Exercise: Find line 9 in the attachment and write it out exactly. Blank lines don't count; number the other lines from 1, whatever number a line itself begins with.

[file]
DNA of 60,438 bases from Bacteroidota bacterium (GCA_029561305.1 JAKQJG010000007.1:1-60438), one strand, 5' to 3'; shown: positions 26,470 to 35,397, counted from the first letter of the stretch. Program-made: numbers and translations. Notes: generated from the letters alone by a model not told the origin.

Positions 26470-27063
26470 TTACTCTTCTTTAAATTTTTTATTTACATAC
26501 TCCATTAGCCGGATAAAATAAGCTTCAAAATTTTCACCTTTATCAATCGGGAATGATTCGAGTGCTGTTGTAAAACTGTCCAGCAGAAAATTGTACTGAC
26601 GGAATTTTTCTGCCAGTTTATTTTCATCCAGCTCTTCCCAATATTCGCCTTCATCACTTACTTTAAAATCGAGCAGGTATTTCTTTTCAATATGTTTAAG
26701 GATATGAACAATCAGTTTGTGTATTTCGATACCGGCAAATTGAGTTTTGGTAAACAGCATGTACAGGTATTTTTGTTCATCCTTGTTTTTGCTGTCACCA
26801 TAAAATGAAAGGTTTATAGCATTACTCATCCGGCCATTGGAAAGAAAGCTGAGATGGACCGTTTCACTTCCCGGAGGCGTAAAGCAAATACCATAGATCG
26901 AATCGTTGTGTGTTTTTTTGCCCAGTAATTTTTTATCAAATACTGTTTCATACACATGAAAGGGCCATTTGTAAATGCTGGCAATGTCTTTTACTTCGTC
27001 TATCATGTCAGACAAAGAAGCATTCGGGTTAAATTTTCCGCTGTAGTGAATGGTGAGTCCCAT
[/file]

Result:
27001 TATCATGTCAGACAAAGAAGCATTCGGGTTAAATTTTCCGCTGTAGTGAATGGTGAGTCCCAT